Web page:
obama_nyt_mag.jpgIn my post on Arthur Schlesinger, Jr.’s critique of multiculturalism, The Disuniting of America: Reflections on a Multicultural Society, I wondered what Schlesinger would have thought about the meaning of Barack’s candidacy. Is
it possible, I asked, that the election of Barack would have a similar effect on
the self-esteem of Africans Americans that the election of Kennedy had
on Catholics?

The lead story by Matt Bai in today’s New York Times Magazine offers some thoughts on precisely that question. Bai, a white reporter, interviewers a number of black politicians, both veterans of the Civil Rights movement like House majority whip James Clyburn and Representative Charles Rangel, and younger politicians like Cory Booker, the 39-year-old mayor of Newark, and Philadelphia mayor Michael Nutter. The article registers the discomfort of being a white reporter asking black politicians why they did or did not feel drawn to Obama’s candidacy.

Bai is particularly interested in why older politicians like Clyburn and Rangel supported Hillary Clinton. Bai writes:

For a lot of younger African-Americans, the resistance of the civil rights generation to Obama’s candidacy signified the failure of their parents to come to terms, at the dusk of their lives, with the success of their own struggle — to embrace the idea that black politics might now be disappearing into American politics in the same way that the Irish and Italian machines long ago joined the political mainstream.

This is precisely what Schlesinger’s analysis of ethnicity would suggest about the fate of African-American cultural identity, assuming that the dynamics of race in the United States are more similar to the dynamics of ethnicity than not. For Michael Nutter, who supported Clinton, “not supporting Obama’s candidacy marked a kind of progress, too.” According to Bai, “you could argue that it was Nutter — and not those black politicians who embraced Obama because they so closely identified with his racial experience — who represented the truest embodiment of Obama-ism” — a post-racial politics.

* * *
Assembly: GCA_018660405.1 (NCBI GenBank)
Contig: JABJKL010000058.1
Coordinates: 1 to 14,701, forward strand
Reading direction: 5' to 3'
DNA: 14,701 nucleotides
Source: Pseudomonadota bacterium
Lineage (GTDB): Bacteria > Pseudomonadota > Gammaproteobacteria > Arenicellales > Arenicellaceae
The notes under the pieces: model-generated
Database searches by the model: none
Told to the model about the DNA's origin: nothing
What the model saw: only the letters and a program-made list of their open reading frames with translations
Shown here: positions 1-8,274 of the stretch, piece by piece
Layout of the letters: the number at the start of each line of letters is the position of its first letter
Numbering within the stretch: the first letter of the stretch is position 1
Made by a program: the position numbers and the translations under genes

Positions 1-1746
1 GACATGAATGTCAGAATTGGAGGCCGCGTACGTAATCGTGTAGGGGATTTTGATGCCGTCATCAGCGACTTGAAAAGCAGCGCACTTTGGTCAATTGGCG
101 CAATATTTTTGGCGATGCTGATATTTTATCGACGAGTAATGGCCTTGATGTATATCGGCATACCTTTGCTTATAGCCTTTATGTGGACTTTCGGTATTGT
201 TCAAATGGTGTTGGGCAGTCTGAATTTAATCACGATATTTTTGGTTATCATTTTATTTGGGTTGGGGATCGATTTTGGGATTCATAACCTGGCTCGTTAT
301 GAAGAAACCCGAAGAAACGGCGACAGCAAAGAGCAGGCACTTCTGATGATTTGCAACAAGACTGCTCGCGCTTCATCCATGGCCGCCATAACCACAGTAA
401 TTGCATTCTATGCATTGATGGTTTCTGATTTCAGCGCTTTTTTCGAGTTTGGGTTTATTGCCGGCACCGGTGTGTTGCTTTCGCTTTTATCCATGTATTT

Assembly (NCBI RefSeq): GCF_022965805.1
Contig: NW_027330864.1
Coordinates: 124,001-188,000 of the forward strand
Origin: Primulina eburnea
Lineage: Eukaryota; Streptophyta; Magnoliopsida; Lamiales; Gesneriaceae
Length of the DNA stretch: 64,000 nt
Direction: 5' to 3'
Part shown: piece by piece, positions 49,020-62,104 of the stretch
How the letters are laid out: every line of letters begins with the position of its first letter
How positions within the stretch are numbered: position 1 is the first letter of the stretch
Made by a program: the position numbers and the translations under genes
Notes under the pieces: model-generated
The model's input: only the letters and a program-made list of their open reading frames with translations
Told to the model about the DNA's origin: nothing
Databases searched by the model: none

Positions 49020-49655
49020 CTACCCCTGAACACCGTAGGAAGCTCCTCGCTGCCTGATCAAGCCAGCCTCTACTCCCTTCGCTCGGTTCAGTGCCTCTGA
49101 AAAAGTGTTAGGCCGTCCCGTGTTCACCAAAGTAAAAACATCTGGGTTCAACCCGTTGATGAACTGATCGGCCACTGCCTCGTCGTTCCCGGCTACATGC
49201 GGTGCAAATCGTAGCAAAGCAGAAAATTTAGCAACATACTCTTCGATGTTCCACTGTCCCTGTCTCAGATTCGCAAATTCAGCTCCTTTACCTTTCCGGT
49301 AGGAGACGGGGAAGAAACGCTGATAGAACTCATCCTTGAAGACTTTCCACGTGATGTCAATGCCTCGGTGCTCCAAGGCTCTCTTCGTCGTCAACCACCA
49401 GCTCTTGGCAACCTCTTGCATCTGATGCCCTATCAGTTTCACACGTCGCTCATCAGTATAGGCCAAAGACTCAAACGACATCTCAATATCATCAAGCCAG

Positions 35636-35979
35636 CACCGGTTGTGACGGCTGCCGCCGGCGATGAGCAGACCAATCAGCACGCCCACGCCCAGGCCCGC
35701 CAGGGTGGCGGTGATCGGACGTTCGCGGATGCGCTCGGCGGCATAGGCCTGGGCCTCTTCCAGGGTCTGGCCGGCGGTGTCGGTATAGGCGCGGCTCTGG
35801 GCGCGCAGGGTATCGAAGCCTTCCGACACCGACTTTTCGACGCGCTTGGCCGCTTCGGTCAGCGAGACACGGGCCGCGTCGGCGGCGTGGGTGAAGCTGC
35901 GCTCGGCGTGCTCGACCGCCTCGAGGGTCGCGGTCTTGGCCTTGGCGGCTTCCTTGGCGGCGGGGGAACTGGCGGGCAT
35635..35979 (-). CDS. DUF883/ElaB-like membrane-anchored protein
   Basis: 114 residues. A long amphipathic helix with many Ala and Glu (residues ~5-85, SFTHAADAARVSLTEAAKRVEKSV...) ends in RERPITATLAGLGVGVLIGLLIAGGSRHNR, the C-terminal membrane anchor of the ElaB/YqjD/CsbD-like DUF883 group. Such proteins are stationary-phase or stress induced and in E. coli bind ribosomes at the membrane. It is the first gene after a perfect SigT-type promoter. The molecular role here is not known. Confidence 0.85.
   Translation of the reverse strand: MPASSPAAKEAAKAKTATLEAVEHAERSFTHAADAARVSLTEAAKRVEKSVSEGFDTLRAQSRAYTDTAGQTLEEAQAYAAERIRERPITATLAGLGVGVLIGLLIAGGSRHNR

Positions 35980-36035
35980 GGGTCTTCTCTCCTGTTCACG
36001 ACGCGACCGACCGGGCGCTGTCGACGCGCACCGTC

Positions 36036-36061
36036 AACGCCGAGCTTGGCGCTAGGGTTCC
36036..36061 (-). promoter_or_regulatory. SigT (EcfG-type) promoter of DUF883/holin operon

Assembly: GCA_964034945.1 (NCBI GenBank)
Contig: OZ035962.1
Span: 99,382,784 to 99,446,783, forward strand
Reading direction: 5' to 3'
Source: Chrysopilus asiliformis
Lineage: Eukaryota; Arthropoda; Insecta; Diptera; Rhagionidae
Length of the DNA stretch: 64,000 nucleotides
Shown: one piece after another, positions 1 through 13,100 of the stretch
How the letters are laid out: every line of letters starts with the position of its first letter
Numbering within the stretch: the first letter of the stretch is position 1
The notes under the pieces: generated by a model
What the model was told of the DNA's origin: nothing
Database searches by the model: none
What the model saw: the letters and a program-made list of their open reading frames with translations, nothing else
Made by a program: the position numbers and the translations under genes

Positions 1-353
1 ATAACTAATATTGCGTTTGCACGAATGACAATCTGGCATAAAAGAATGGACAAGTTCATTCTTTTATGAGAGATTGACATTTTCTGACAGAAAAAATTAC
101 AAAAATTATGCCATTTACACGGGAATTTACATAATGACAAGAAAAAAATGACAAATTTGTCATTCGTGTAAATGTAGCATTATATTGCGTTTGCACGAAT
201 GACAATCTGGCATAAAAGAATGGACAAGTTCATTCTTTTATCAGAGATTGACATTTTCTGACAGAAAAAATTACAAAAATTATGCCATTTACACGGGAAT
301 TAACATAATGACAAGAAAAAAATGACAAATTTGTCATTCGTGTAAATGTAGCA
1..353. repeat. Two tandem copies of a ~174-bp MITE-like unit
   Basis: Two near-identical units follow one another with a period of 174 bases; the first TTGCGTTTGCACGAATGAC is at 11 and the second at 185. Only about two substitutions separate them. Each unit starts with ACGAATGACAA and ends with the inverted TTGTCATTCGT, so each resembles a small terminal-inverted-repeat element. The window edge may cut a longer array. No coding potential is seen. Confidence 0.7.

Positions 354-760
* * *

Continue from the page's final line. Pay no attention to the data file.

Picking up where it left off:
Bai suggests that there is another way that Obama’s election might spell the end of Black politics as we have known them. According to Bai, some black leaders worry that an Obama presidency might mean “the precipitous decline of black influence,” because he would be “closely watched for signs of parochialism or racial resentment” and might therefore “have less maneuvering room to champion spending on the urban poor, say, or to challenge racial injustice.”

Only time will tell, but I persist in thinking that the election of Obama would be the sign of a new era in American politics, the new beginning that I and so many others hoped would arrive with Bill Clinton’s presidency but that failed to materialize.

The symbolism may be heavy handed, but I think it’s grand that Obama will officially become the Democratic nominee on August 28, the 45th anniversary of Martin Luther King’s
I Have a Dream” speech.